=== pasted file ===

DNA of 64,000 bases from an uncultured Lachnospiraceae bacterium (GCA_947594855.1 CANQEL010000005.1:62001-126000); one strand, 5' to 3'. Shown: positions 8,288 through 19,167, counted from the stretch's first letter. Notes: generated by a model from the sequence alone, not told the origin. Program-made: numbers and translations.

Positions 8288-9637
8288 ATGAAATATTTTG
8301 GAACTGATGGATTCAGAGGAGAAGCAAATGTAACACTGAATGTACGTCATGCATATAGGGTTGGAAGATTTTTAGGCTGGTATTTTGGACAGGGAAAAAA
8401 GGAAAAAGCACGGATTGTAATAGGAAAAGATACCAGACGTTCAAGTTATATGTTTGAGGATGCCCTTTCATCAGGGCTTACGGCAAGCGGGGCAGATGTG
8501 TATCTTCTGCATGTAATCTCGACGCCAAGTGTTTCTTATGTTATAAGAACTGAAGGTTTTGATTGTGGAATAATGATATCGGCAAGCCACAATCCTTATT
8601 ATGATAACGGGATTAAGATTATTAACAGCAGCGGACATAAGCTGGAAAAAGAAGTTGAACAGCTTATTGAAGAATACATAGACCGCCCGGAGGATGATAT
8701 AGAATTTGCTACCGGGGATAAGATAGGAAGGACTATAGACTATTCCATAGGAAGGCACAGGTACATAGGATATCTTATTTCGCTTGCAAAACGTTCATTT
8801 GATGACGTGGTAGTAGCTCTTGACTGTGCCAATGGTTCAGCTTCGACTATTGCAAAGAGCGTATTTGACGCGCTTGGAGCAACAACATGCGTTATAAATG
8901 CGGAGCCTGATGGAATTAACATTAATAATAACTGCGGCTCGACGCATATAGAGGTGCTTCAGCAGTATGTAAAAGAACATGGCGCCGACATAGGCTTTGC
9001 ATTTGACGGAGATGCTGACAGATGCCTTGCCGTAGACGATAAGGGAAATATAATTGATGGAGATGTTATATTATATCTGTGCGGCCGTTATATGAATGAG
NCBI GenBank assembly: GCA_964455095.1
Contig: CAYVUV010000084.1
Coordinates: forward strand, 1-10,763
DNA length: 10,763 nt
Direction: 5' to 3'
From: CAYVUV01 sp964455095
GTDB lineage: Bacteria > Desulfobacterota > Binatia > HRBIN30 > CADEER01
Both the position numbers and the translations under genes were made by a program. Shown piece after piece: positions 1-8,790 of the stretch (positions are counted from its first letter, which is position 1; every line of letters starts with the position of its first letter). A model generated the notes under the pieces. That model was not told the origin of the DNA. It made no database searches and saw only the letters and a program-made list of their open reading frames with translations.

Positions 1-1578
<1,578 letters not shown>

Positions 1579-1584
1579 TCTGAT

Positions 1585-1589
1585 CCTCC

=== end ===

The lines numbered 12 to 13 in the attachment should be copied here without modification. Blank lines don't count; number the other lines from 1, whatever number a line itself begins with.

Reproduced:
NCBI GenBank assembly: GCA_964455095.1
Contig: CAYVUV010000084.1